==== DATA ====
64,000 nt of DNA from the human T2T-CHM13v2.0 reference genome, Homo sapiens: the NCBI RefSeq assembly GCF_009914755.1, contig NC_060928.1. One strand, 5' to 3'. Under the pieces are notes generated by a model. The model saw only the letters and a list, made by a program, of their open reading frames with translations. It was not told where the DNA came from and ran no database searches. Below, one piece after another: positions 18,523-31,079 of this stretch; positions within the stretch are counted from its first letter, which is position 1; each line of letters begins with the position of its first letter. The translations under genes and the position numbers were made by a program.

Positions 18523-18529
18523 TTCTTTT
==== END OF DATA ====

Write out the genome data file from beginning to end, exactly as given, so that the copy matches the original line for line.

64,000 nt of DNA from the human T2T-CHM13v2.0 reference genome, Homo sapiens: the NCBI RefSeq assembly GCF_009914755.1, contig NC_060928.1. One strand, 5' to 3'. Under the pieces are notes generated by a model. The model saw only the letters and a list, made by a program, of their open reading frames with translations. It was not told where the DNA came from and ran no database searches. Below, one piece after another: positions 18,523-31,079 of this stretch; positions within the stretch are counted from its first letter, which is position 1; each line of letters begins with the position of its first letter. The translations under genes and the position numbers were made by a program.

Positions 18523-18529
18523 TTCTTTT